(NEW YORK) -- Doctors might not appreciate them but that's not stopping more prospective patients from consulting online ratings before they select a physician. In a survey of 2,100 Americans conducted by the University of Michigan Medical School in Ann Arbor, two-thirds of respondents are aware that doctor-rating sites such as Health Grades and Rate MDs exist while 25 percent of respondents say they used at least one such website during the past year.
Lead researcher, Dr. David Hanauer, says the sites are becoming increasingly popular since 35 percent of users chose their doctor due to a good rating while 37 percent admitted they rejected a physician because the ratings were not good.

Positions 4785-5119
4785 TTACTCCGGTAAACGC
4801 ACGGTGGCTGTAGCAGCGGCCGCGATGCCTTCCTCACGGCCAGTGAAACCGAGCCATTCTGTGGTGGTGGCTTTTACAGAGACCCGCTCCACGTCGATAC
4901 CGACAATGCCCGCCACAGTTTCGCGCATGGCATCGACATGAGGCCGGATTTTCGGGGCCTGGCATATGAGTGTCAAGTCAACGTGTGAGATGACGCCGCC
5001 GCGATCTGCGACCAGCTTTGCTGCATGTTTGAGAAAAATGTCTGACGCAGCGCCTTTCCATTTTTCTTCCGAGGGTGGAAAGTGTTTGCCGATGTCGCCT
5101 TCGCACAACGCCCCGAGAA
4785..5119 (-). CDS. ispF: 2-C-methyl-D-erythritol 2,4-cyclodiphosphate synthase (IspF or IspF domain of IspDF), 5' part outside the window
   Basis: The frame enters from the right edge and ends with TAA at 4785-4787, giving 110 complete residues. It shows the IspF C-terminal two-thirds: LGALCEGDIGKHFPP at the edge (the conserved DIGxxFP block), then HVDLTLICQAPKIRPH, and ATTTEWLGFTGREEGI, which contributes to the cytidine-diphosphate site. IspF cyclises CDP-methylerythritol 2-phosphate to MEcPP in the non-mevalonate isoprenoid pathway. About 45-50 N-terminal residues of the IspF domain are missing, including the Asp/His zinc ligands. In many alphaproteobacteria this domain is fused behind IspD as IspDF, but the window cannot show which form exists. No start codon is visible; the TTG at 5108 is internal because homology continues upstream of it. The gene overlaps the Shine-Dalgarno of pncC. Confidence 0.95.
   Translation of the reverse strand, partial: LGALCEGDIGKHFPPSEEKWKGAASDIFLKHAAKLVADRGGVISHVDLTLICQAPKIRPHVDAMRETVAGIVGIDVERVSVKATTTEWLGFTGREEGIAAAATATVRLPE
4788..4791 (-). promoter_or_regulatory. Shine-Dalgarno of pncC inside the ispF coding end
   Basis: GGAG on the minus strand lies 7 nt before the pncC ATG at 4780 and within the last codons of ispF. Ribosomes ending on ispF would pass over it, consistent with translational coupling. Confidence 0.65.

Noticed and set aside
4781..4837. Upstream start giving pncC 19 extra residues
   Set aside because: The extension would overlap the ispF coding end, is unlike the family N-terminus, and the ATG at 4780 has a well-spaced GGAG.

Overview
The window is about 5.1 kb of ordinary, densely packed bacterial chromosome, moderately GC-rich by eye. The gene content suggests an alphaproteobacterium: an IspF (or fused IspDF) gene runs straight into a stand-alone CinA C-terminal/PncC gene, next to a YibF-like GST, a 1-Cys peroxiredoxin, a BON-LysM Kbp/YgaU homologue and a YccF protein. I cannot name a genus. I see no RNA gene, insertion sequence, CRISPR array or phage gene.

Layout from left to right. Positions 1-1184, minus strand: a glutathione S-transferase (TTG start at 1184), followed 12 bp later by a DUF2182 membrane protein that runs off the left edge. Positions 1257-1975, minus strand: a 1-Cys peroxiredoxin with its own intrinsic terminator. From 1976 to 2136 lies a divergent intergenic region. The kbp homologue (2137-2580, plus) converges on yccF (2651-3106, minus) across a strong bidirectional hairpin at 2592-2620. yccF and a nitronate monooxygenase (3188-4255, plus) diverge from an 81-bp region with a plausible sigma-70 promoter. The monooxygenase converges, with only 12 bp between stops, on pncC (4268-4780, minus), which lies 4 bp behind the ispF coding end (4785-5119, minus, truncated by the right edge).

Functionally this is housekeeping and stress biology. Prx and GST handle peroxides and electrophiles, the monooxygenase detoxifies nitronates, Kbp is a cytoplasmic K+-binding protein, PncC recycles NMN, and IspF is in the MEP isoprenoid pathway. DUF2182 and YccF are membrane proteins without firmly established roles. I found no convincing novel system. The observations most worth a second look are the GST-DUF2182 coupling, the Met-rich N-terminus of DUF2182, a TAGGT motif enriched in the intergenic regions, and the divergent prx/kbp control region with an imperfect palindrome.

However, Hanauer would not speculate whether this was a positive or negative development since "We don't really know how trustworthy the ratings on these sites are."
Part of the problem is that if only a few patients fill out surveys, it could greatly skew the overall ratings. Furthermore, one bad review could have an extremely detrimental effect on a doctor's business.
However, Hanauer admits that patients don't have many options if they're unfamiliar with a physician so as a result, "these sites do seem to be filling a void."
Yet, there are millions who don't use online physician ratings and of that group, 43 percent stated that they don't trust the information.
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